since 1965  (really?)

The Current Crises of Global Health

This course listing applies to a Spring 2010 course. To find current courses, check out the Find a Course page.

Spring 2010
Molecular and Cell Biology 98/198
1 Unit(s)

Human friendly URL (OBSOLETE)


About the Course:

The purpose of this course is to investigate current global health issues in industrialized and developing nations. The course will meet once a week in the evening for 50 minutes, and will be worth one unit. The course will educate students on a wide range of unsolved global health challenges including maternal healthcare, malnutrition, water contamination and shortage, infectious diseases, and many others. From these various problems we will investigate not only the biological effects on the individual, but also the social and cultural impact on society. As part of our vision, we hope that the course builds a forum-like atmosphere where Berkeley students and faculty may connect with each other to identify and come up with feasible solutions for the challenges of global health. This will be achieved through lectures given by the facilitators and knowledgeable guest speakers, regular discussion, and documentary viewing. To ease and enhance discussion, we will maintain a small class of roughly 35-45 students to create an intimate atmosphere. There will be short readings provided, which are designed to complement the topics covered. Students will be given the opportunity to discuss these global health issues in the classroom as well as explore further into these problems as part of their final group presentation assignment.  At the end of the course students will be provided with information on programs that allow them to volunteer and participate (both locally and abroad) in organizations working to find real solutions to the many problems we will discuss. The main goal is to provide a foundation of knowledge that will allow students to remain actively engaged in improving international health conditions.

 Facilitators will be available on Jan. 20th to answer questions about the class.

Attendance will be taken beginning Jan. 27th. Jan 27th is also the date of our first guest lecture.


Summary of Requirements

To pass, students must complete the below with a minimum overall grade of 70%:

1) Attend weekly sessions. 30% of the final grade will based on attendance (2.5% per week, excluding the first week). Attendance requires coming to class on-time and having one's presence both recognized and recorded. This class is meant to be a forum where students will be able to share their views, become motivated, and inspire others. For each week’s class, there will be a lecture consisting of either a presentation or a documentary screening. After each lecture is over, the remaining time will be spent on class discussion. This combination of lecture and discussion is vital to the class's purpose. However, an absence may be excused under extreme circumstances - for example when presented with a signed notice from an appropriate figure of authority.  In addition, this class is expected to host a variety of students currently engaged in studies in the sciences. Because certain classes may have upwards of two midterms during this class's designated time, certain exceptions will be made for students who have announced their situation to the facilitators by the end of the fourth week. Students who ask to be excused for this reason will be expected to provide proof as well as complete the additional research projects described below.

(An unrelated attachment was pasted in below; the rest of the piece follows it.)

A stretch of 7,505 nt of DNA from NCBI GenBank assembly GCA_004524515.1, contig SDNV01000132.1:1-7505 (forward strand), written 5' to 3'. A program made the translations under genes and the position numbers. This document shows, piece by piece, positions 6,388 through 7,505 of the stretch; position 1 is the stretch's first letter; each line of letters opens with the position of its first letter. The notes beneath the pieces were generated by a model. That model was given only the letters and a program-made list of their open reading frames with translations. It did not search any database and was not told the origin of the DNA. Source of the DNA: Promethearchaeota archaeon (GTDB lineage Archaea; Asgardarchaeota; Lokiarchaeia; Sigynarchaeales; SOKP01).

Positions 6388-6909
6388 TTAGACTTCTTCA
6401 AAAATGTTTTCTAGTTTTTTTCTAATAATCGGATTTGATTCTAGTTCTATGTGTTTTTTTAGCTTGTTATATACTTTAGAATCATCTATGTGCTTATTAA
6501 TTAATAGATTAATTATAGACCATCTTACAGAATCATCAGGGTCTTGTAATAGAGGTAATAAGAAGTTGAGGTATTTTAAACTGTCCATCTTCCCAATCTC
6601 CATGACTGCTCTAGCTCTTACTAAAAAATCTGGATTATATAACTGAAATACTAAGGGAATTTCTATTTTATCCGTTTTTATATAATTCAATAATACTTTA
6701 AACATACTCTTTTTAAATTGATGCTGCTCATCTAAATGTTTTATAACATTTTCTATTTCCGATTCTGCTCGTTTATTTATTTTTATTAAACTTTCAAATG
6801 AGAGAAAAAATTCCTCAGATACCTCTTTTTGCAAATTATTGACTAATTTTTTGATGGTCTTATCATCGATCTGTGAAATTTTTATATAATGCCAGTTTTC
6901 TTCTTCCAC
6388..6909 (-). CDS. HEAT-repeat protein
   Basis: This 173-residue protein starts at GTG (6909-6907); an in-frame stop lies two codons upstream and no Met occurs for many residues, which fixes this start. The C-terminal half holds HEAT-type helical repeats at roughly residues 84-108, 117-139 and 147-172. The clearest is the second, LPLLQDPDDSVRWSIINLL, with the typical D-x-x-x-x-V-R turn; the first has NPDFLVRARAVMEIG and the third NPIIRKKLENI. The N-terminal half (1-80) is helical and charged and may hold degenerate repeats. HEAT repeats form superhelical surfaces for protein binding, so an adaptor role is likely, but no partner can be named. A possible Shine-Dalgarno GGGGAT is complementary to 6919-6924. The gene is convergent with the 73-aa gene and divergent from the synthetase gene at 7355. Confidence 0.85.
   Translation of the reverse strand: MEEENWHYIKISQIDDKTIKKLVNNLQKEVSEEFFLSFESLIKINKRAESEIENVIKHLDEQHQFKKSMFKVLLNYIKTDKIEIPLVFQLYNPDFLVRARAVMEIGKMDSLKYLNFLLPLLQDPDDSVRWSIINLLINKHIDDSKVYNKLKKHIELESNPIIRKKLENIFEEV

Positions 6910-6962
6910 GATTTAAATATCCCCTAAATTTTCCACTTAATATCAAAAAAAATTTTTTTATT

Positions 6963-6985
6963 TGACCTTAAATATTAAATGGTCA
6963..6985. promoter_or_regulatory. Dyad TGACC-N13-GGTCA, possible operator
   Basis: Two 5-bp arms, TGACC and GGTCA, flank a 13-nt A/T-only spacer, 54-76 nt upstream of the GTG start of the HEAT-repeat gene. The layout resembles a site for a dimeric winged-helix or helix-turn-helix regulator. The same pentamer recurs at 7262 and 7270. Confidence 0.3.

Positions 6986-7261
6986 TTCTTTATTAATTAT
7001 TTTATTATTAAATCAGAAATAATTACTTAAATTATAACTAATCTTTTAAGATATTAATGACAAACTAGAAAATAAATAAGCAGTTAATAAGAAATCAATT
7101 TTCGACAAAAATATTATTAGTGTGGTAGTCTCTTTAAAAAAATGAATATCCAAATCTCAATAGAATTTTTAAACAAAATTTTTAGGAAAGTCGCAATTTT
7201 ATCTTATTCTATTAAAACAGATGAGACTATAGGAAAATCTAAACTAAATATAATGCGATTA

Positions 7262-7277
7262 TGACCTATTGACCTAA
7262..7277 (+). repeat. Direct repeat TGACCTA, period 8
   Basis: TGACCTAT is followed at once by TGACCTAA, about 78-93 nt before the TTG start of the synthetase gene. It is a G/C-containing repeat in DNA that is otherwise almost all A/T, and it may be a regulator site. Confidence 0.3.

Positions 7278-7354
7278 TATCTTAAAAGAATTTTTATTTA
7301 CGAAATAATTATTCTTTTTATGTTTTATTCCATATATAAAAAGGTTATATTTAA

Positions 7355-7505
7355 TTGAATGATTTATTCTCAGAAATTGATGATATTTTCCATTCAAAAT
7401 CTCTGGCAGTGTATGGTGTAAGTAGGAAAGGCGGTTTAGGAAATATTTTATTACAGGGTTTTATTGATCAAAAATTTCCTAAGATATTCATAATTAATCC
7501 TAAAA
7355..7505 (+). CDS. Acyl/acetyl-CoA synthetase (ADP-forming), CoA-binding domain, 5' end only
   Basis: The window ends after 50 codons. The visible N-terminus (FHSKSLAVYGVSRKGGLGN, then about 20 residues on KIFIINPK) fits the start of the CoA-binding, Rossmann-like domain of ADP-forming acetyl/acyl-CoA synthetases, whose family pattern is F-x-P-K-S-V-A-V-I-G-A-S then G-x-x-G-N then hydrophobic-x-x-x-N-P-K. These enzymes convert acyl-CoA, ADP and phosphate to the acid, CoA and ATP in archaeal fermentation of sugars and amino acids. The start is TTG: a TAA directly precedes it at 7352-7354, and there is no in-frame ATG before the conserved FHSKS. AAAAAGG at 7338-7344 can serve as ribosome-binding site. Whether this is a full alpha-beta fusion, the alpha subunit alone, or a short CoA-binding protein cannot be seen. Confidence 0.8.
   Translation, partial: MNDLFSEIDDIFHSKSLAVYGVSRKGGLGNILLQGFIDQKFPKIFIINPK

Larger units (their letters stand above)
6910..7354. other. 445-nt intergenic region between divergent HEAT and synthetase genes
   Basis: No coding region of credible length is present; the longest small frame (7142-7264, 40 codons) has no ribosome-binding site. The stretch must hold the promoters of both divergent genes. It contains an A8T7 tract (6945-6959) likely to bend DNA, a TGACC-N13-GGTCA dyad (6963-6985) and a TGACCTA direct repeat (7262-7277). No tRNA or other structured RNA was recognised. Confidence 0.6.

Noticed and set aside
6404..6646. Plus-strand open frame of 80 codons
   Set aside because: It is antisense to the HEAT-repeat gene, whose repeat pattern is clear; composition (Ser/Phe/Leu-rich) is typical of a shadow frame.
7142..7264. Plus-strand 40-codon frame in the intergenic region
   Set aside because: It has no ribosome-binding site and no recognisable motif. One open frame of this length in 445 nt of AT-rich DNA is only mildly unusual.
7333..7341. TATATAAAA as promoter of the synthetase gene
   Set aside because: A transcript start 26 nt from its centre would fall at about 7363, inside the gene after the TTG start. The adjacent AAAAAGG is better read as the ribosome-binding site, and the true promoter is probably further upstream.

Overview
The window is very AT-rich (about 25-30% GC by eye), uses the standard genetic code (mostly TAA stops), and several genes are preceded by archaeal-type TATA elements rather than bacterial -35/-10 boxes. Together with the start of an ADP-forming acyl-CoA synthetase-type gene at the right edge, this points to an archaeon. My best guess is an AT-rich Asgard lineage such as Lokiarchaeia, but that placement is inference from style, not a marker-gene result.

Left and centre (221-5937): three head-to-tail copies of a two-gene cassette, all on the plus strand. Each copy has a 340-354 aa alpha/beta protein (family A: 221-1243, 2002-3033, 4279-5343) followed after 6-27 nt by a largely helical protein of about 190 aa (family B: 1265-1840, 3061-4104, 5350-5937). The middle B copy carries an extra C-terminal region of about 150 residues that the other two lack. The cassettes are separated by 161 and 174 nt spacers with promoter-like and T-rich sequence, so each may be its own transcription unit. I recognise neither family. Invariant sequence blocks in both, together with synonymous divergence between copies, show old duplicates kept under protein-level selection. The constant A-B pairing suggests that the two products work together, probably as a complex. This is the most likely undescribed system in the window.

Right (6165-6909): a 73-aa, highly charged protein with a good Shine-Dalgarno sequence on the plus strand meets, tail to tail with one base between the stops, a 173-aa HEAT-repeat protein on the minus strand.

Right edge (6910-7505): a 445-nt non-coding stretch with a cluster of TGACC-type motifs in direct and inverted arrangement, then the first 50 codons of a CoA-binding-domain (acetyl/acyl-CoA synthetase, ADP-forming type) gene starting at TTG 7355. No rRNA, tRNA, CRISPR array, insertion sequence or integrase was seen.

2) Complete weekly reflection assignments and readings. 50% of the final grade will be based on ten weekly assignments that cover the week's reading, lecture, and discussion (5% per assignment). Prior to each week's session, a reading assignment may be posted and sent to each student's inbox via the address. Each posted reading is meant to give information pertinent to the following lecture and discussion, so it is expected that students complete any and all necessary readings before session. Immediately after each session, a set of review questions will be posted. The questions should be answered in full within one page - approximately 100-300 words. As these assignments are taken from the reading, lecture, and discussion, failure to attend will result in the inability to complete the assignments. The only exception to this is for students who have already spoken with the facilitators regarding time conflicts. A total of two make-up projects will be available to each of these students.

All assignments are to be sent to by the following lecture.

3) As a team, students will prepare an in-class presentation worth 20% of the final grade. Each group will select a specific global health issue from a range of topics that will be listed. The purpose of the project is for the students to explore issues not necessarily mentioned in depth in class and/or allow the students to delve further into a topic of their interest. Each group will give a 10-15 minute presentation on the selected topic.  

Each group member should contribute equally to the presentation and creation of any relevant materials. To fulfill this criterion, the group must also submit a paragraph listing the contributions of each group member with his/her respective signature.

If using the GH lecture computer as part of the presentation, all relevant materials are to be sent to two days before presenting.

How to Enroll:

First come, first served.

CCN for lower-division students (MCB 98) is 57892.

CCN for upper-division students (MCB 198) is 59179.


Course Contact: kennychung AT

Faculty Sponsor: Dr. P. Robert Beatty, PhD

Time & Location:

Kenny Chung
Wenting Guo
50100 WheelerW 6p-7p1/27started

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Course info last modified January 20, 2010. This page has been viewed 1745 times.

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